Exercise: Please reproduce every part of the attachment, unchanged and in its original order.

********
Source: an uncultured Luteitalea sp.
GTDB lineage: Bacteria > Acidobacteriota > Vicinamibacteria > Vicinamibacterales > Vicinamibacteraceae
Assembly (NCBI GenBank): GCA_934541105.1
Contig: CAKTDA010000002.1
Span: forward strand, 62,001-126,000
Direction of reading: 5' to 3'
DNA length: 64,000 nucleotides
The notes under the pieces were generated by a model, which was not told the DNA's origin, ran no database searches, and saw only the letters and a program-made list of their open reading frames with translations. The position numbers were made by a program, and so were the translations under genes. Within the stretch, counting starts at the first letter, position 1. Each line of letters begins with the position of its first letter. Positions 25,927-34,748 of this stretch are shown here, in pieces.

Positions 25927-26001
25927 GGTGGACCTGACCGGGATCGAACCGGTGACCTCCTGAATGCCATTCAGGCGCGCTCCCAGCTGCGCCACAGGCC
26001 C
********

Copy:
Source: an uncultured Luteitalea sp.
GTDB lineage: Bacteria > Acidobacteriota > Vicinamibacteria > Vicinamibacterales > Vicinamibacteraceae
Assembly (NCBI GenBank): GCA_934541105.1
Contig: CAKTDA010000002.1
Span: forward strand, 62,001-126,000
Direction of reading: 5' to 3'
DNA length: 64,000 nucleotides
The notes under the pieces were generated by a model, which was not told the DNA's origin, ran no database searches, and saw only the letters and a program-made list of their open reading frames with translations. The position numbers were made by a program, and so were the translations under genes. Within the stretch, counting starts at the first letter, position 1. Each line of letters begins with the position of its first letter. Positions 25,927-34,748 of this stretch are shown here, in pieces.

Positions 25927-26001
25927 GGTGGACCTGACCGGGATCGAACCGGTGACCTCCTGAATGCCATTCAGGCGCGCTCCCAGCTGCGCCACAGGCC
26001 C